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					Houston Regional Monitoring
    Network Overview




              Houston Regional Monitoring   HRM
        Our Commitment to Air Quality
   The safety and welfare of our neighbors and our
    employees is our highest priority – we all work and
    live here; improving air quality is a long term effort

   Our commitment is evident in our results:
       air quality continues to improve
       investments to improve both monitoring and control
        equipment continue

   We take responsibility to improve the quality of life in
    our community very seriously




                               Houston Regional Monitoring   HRM

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     The Houston Regional Monitoring
             Network (HRM)
   HRM is committed to the scientific understanding of air quality in the
    Houston area

   Houston’s air monitoring system is the most extensive in the U.S., with
    more than 50 monitoring sites
      HRM is an important part of Houston’s air monitoring system

   HRM has invested over $30M in air monitoring
      10 monitoring sites in Houston
      $2.2 million annual budget
      Voluntarily funded by our members
      32 years of gathering and analyzing ambient air data
      38 participating ship channel companies

   HRM benefits industry, government, and the public




                                        Houston Regional Monitoring   HRM

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 Houston-Area Ozone Monitoring Stations




Note: Monitors with text box highlighted in yellow are non-FRM monitors
                                                                Houston Regional Monitoring   HRM

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   HRM SERVICE AREA
                                             HRM 10 Mont Belvieu




                     HRM 4 Sheldon Rd
                                                          HRM 617 Wallisville




                                                   HRM 7 West               HRM 11 East
           HRM 3 Haden Rd                                                   Baytown
                                                   Baytown



                                           HRM C615
                                        Lynchburg Ferry
HRM 1 Central St.




  HRM 16 Deer Park

                                           HRM 8 LaPorte




                                    Houston Regional Monitoring                   HRM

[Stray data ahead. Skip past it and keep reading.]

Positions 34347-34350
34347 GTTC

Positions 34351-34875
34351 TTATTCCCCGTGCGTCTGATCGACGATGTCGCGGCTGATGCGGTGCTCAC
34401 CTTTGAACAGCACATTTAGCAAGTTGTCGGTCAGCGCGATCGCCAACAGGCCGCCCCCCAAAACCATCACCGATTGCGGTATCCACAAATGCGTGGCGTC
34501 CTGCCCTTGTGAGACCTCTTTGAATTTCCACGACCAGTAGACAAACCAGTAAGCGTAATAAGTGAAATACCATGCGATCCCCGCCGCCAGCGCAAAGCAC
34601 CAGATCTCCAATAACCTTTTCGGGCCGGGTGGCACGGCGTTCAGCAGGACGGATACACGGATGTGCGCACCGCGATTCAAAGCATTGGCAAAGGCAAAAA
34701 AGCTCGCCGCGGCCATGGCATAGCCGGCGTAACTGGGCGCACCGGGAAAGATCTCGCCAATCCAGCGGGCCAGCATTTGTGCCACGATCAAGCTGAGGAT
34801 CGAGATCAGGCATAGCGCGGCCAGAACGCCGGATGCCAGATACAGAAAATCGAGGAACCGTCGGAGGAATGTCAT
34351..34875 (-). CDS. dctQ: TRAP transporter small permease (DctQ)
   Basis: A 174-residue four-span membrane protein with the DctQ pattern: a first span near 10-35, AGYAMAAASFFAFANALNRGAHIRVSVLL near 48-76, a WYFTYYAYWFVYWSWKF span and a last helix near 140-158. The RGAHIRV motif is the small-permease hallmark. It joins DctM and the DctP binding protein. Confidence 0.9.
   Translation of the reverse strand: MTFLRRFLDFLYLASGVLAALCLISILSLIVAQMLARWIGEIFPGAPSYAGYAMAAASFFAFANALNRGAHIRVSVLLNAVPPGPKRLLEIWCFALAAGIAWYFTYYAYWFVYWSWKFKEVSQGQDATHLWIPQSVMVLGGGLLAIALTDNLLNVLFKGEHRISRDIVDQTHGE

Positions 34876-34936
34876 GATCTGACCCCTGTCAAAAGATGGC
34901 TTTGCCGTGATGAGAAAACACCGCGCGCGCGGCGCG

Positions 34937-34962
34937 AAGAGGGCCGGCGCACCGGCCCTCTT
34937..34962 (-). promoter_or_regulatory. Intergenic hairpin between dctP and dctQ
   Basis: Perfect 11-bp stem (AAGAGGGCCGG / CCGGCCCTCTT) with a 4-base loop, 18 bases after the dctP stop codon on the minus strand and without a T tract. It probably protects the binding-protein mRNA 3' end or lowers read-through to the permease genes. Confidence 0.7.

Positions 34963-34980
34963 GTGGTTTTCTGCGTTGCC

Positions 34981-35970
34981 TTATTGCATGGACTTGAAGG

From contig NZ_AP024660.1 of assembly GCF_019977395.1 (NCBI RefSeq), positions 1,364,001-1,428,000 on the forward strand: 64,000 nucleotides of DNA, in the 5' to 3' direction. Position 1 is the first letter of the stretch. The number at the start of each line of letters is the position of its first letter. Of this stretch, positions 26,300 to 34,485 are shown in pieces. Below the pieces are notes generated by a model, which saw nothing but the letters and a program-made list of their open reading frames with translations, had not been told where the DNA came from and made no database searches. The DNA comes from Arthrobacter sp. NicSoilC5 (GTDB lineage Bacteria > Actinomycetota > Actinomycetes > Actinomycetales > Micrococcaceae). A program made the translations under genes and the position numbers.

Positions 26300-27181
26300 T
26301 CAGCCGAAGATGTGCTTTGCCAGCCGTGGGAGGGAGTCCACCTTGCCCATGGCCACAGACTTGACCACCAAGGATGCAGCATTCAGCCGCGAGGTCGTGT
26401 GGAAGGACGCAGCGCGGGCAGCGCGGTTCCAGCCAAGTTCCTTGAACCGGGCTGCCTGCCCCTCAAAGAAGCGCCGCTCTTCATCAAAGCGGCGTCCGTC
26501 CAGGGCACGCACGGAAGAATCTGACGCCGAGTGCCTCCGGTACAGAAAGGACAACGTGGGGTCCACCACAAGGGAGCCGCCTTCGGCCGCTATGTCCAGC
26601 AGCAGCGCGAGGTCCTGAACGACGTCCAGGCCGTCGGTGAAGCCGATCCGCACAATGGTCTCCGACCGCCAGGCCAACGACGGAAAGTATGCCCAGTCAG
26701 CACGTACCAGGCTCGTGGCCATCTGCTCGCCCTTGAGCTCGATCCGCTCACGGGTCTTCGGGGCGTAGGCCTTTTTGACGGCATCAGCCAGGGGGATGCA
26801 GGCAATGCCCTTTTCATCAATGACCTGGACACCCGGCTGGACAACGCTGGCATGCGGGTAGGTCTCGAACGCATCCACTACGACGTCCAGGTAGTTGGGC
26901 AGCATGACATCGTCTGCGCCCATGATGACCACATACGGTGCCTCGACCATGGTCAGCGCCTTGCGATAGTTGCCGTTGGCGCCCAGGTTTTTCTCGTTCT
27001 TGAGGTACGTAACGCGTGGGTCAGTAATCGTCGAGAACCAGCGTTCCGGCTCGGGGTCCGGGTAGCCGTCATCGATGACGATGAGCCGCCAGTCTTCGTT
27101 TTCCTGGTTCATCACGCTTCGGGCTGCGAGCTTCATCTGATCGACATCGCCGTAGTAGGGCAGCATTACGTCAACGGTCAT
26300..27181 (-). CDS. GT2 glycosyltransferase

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          View of Monitor Site




                             Sampling GC Inside the trailer




Trailer


                      Houston Regional Monitoring      HRM

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          Our Operating Principles

   Provide our members with the best scientific air
    quality data available
   Enable our members to make the best decisions
    about ways to effectively reduce emissions
   Share key air monitoring data with TCEQ, City of
    Houston and Harris County on a routine basis
   Inform citizens, elected officials, and agencies about
    our results
   Demonstrate progress toward attainment of all air
    quality standards



                             Houston Regional Monitoring   HRM

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                 Our Measuring Process

   Criteria Air Pollutants (NAAQS)
       Ozone* (O3)
       Particulate Matter (PM10, and PM2.5 mass concentration and
        chemical Speciation)
       Oxides of Nitrogen* (NOx)
       Carbon Monoxide* (CO)
       Sulfur Dioxide* (SO2)
       Lead
   Volatile Organic Compounds (VOC)
       157 VOCs emitted by industries, utilities, small businesses,
        vehicles, household sources, and vegetation
   Meteorology/Weather*
       Temperature, wind speed, wind direction, rainfall, net solar
        radiation (solar energy) and barometric pressure (Site 16 only)


* Continuous Monitoring
                                   Houston Regional Monitoring   HRM

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            Our Measuring Process


   VOC samples are taken using EPA-approved
    methods and equipment
       One sample every sixth day for a 24-hour
        period at each monitoring site
       Approximately 10,000 VOC samples collected
        by HRM in last 25 years with more than 1
        million VOC results reported
   Sampling methods are routinely audited using EPA
    audit methods




                           Houston Regional Monitoring   HRM

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              Our Analysis Process

   Upon collecting data from monitoring stations, we:
       Compare to EPA’s National Ambient Air Quality
        Standards (NAAQS)
       Compare to known benchmark concentrations
       Compare with computer modeling results
       Analyze trends
       Compare with data from other cities
       All HRM measurement results are accessible to
        members via a web portal




                               Houston Regional Monitoring   HRM

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             Sharing Information
   An active process with our member
    companies, agencies and
    communities
       Monthly Technical Advisory Committee
        meetings – includes member
        companies, TCEQ, Harris County and
        City of Houston
       Meetings with CACs and CAPs
       Educational Outreach
       Participation in studies and committees
                         Houston Regional Monitoring   HRM